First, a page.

F. Chen and
X. Liu, College of Agriculture and Biotechnology, China Agricultural University, Beijing 100193; and
G. Schnabel, School of Agricultural, Forest, and Environmental Sciences, Clemson University, Clemson, SC 29634
Monilinia fructicola (G. Wint.) Honey is the most important causal agent of brown rot of stone fruits in North America. In July 2010, 20 sweet cherry fruit (Prunus avium) of unknown variety with symptoms resembling brown rot were collected from one commercial orchard in Maryland. Each cherry fruit came from a different tree. Symptoms included necrotic areas up to 10 mm in diameter with brown conidia and conidiophores developing from the infection center. Spores from nine symptomatic fruit collected each from different trees of a single orchard were suspended in sterile water, spread onto the surface of 1% agar plates, and incubated at 22°C. After 12 h, single, germinated spores were transferred onto 9-cm petri dishes with potato dextrose agar (PDA). Nine fungal colonies, each from a different fruit, were investigated in three replicates for cultural characteristics on separate petri dishes containing PDA. They were very similar in morphology and grew 12.4 mm per day on average at 22°C, forming branched, monilioid chains of grayish colonies with concentric rings and little sporulation. Rich sporulation was observed on tomato sauce medium (250 ml tomato sauce and 20 g agar in 750 ml water). The lemon-shaped spores had an average size of 15 × 10 μm, which is consistent with M. fructicola. Two colonies were randomly selected to identify the pathogen to the species level using a PCR technique based on cytochrome b sequence amplifications (2). Resulting gel electrophoresis patterns were consistent with M. fructicola. Koch's postulates were fulfilled by inoculating 15 mature sweet cherry fruits of cv. Bing with a conidial suspension (105 spores/ml) of one of the single-spore isolates from cherry. Fruit were stab-inoculated at a point to a depth of 2 mm using a sterile needle. A 10-μl droplet was placed on each wound; control fruit received sterile water without conidia. After 3 days of incubation at room temperature in airtight plastic bags, the inoculated fruit developed typical brown rot symptoms with lesions that were 20.6 mm in diameter. The developing spores on inoculated fruit were confirmed to be M. fructicola. All control fruit remained healthy. The entire detached fruit experiment was repeated 1 week later. M. fructicola is assumed to be the main causal agent of brown rot of sweet cherry in the northeastern United States, but recent studies show that M. laxa is also causing the disease on sweet cherry in many northeastern states (1). For this reason, it is important to delineate species for accurate disease assessments. This study confirms assumptions that M. fructicola is a causal agent of sweet cherry in Maryland.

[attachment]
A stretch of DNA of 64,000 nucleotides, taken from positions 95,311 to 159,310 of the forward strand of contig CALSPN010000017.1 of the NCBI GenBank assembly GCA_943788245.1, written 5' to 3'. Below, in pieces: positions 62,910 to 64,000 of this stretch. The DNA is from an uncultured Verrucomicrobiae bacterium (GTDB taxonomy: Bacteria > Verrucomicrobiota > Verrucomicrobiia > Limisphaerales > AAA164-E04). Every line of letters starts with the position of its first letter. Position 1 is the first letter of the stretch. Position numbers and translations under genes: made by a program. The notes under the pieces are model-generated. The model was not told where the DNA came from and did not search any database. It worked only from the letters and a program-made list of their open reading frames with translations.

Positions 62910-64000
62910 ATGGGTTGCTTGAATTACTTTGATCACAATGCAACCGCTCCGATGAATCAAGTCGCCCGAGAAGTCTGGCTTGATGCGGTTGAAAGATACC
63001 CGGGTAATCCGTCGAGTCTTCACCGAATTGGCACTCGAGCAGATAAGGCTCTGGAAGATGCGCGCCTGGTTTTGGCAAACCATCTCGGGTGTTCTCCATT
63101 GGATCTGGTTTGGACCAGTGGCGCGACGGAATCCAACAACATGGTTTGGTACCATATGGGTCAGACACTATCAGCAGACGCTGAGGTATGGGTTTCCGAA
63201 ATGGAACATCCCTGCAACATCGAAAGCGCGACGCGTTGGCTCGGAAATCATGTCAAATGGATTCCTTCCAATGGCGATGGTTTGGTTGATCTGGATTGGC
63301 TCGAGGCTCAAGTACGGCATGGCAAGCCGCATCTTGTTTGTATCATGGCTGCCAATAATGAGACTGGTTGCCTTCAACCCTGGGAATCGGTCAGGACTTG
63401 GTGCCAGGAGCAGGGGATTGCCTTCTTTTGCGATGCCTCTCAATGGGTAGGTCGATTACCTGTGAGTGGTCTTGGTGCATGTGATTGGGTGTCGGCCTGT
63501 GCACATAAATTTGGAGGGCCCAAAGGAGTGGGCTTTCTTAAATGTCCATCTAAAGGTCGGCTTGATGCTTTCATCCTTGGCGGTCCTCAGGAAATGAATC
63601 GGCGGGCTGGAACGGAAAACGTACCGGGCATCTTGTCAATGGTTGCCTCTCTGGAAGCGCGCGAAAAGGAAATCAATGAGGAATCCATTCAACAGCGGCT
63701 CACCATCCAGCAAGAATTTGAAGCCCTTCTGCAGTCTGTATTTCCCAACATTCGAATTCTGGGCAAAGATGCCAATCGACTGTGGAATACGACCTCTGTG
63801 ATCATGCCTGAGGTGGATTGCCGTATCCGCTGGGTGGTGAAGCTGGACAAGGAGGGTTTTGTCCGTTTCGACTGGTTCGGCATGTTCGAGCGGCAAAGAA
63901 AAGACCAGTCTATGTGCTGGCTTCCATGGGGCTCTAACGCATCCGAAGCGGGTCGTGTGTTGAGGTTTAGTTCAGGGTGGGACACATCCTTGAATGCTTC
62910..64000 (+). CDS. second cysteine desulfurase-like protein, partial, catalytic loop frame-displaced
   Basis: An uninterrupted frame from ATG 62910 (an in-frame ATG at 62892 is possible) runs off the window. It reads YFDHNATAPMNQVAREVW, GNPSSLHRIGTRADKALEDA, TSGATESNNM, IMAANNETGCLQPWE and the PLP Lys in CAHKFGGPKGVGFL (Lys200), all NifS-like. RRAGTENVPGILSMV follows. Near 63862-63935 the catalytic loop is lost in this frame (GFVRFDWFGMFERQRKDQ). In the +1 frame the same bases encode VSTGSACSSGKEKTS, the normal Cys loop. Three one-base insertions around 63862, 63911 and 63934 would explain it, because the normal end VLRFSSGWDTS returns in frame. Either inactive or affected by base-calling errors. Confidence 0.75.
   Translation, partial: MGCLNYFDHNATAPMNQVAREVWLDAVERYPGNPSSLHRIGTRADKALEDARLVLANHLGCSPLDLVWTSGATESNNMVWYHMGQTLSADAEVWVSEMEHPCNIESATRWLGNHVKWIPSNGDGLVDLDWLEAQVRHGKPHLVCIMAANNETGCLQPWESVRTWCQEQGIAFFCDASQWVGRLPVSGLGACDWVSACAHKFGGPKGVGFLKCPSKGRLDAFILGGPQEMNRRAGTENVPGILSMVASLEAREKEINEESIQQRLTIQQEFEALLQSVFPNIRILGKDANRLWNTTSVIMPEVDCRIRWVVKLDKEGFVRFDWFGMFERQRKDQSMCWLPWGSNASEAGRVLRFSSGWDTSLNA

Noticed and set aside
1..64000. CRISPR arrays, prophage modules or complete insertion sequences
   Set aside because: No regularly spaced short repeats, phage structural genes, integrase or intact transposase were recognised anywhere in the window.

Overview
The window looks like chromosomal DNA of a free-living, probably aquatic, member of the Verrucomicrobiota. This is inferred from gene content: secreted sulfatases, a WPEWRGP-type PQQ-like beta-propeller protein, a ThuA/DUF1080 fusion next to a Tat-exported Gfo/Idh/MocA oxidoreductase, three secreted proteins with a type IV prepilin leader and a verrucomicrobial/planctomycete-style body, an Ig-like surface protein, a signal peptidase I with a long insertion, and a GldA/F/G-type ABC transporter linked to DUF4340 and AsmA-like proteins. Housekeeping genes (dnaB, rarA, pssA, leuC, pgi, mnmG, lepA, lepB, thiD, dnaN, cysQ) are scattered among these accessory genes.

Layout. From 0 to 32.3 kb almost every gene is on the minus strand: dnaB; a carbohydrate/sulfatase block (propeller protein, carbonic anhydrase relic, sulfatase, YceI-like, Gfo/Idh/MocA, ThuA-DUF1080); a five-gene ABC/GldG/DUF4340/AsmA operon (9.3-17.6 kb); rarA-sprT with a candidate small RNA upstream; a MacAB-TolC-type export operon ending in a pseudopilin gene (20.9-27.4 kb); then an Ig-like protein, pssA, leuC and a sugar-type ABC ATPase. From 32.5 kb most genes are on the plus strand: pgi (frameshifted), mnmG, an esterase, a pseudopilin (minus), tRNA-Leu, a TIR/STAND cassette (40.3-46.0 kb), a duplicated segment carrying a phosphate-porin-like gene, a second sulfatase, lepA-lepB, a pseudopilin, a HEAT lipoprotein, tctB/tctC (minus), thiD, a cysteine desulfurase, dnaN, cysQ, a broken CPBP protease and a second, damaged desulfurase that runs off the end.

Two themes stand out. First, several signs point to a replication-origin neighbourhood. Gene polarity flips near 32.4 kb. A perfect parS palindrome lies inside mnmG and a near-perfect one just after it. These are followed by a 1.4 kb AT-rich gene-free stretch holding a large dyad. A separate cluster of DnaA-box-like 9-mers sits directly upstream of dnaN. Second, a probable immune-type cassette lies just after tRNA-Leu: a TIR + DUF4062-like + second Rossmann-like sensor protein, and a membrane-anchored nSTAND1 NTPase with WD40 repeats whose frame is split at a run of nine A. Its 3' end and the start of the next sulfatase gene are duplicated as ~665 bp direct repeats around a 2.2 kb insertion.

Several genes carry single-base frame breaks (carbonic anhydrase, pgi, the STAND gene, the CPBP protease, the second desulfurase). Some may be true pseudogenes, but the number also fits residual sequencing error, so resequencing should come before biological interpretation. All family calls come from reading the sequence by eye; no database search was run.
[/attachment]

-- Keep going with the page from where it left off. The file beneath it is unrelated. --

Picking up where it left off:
References: (1) K. D. Cox et al. Plant Dis. 12:1584. 2011. (2) J.-M. Hily et al. Pest Manag. Sci. 67:385, 2011.